Throughout my years working for Disney, I would always hear people complain about the job and the pay. It never took too much of my time focusing on it because a job is a job. To me it was helping me put something on the table even if it was a little.
November 2016: Weiny goes missing right after Thanksgiving weekend. Working for almost five years for this company now, I was used to seeing people come and go. Some went and just never came back. Sometimes you saw it coming and sometimes you just didn’t. I wasn’t ready for her to go and I never thought I’d see her go.
It took about a month for us to find her. It took endless messages, Facebook shares, phone calls and driving around. All it took was a message from her cousin that Wednesday morning in December. “We found Her. She is passed. Thank you for all that you did” was what it read. My heart dropped and I wanted to just disappear. I felt like what I did wasn’t enough. I felt like I was to blame.
Soon enough I found out more things about my friend, Weiny. I found out she was found in her car in a gym parking lot after suffering a heart attack. She sat in her car for almost a whole month waiting for someone to find her. Why? Because she lived in her car and that gym parking lot was her home. She would use the gym to shower and use the restroom.
She didn’t have enough money to get her own place and my heart broke because all she did was give and give. Never once did she complain. But behind that smile and “good morning, darling” lived a whole different person. A woman struggling and working eight hours shifts for six days for a company that didn’t even bother helping with flower arrangements. For a company that took and took from her and terminated her on the spot after her third no call, no show. A company that asked for her costumes back as soon as possible so they can give them to the next re-hire.
Someone out there on third shift at Disney now wears my Weiny’s beanie, her sweater, shirts and pants. Someone out there is about to give as much as Weiny did for a company that refuses to pay the employees an affordable living wage.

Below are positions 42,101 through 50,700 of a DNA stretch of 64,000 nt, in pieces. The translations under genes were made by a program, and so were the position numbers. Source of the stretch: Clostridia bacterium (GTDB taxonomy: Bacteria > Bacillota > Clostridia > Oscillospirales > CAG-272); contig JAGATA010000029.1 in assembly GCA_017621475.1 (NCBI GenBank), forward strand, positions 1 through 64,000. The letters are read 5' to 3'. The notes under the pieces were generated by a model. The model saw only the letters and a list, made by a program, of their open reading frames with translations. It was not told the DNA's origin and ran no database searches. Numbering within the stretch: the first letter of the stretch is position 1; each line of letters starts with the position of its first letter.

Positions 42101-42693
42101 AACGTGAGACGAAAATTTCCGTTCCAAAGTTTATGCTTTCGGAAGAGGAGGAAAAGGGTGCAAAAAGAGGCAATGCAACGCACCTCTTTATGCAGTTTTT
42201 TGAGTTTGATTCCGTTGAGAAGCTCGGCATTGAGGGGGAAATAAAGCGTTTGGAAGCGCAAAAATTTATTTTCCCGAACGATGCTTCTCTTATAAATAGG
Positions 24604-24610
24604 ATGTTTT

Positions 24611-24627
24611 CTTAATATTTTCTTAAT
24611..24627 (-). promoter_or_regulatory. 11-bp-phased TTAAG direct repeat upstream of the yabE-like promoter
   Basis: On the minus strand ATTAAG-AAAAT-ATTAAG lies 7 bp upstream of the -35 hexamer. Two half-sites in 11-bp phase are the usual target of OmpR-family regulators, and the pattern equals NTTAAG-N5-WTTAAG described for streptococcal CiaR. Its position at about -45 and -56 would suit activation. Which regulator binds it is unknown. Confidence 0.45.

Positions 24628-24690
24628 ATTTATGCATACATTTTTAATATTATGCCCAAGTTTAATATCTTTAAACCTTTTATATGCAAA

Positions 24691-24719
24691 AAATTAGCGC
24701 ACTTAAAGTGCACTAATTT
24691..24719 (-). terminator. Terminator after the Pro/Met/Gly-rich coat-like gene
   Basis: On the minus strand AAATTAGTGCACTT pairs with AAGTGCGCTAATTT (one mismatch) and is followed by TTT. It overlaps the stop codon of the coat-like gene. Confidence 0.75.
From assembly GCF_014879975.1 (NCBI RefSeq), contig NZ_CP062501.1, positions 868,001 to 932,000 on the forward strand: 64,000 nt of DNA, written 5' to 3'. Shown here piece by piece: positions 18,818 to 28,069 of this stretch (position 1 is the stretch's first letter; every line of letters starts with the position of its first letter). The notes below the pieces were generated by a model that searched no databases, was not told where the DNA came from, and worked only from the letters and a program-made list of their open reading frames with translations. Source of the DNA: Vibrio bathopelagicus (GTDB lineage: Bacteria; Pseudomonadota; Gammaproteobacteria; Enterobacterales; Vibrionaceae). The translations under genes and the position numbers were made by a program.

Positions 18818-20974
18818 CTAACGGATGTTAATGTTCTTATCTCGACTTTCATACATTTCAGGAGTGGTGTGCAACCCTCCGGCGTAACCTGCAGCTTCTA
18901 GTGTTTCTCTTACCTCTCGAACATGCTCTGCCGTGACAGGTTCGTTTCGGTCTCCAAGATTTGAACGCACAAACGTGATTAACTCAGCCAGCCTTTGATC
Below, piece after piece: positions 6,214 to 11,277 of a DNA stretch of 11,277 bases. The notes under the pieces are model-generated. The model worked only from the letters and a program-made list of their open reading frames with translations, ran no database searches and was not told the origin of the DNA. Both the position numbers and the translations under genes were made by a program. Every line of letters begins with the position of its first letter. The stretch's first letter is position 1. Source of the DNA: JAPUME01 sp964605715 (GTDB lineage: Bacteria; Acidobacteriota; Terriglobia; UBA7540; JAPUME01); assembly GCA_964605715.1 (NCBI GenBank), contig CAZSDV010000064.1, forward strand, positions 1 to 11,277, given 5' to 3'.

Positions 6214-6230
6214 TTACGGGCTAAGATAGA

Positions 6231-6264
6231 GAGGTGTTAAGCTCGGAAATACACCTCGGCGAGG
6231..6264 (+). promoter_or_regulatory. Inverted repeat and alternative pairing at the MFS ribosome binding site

The complaints finally got to me and I opened my eyes. I saw what everyone was saying since day one. I fell into this depression and had to leave the company. It was too much for me to work for a company that didn’t care for their employees as much as they say they do.
I’ve seen a lot of posts and news articles about Disney and the employees asking for a raise and I’m happy that word has finally spread out. It’s been almost a year since I left Disney and I can say I’m doing much better now. I read an article about Disney employees making around $34,000 a year and I laughed because I could never make that much working two complete years for Disney. It just amazes me that a company so big can’t afford to pay their employees a better living wage.
So Bob Iger, if you happen to read my post, I just want to say: give the people what they want. Don’t make it harder on them. Take a pay cut for a year or two if you’re serious and want to help your employees. They are the ones missing dinners with family. Holidays, birthdays and special occasions. They deal with the good, the bad, and the ugly on a daily basis. These are people that know the parks like the back of their hands. Listen to them.
And to my Disney employees, keep fighting this fight. The time has come. It’s time to rebel.
So Disney, save those hot dogs and Mickey ice cream bars and replace them with dollar bills. Give them a Christmas bonus instead of a Christmas headache with blocked out dates. Give your employees better pay.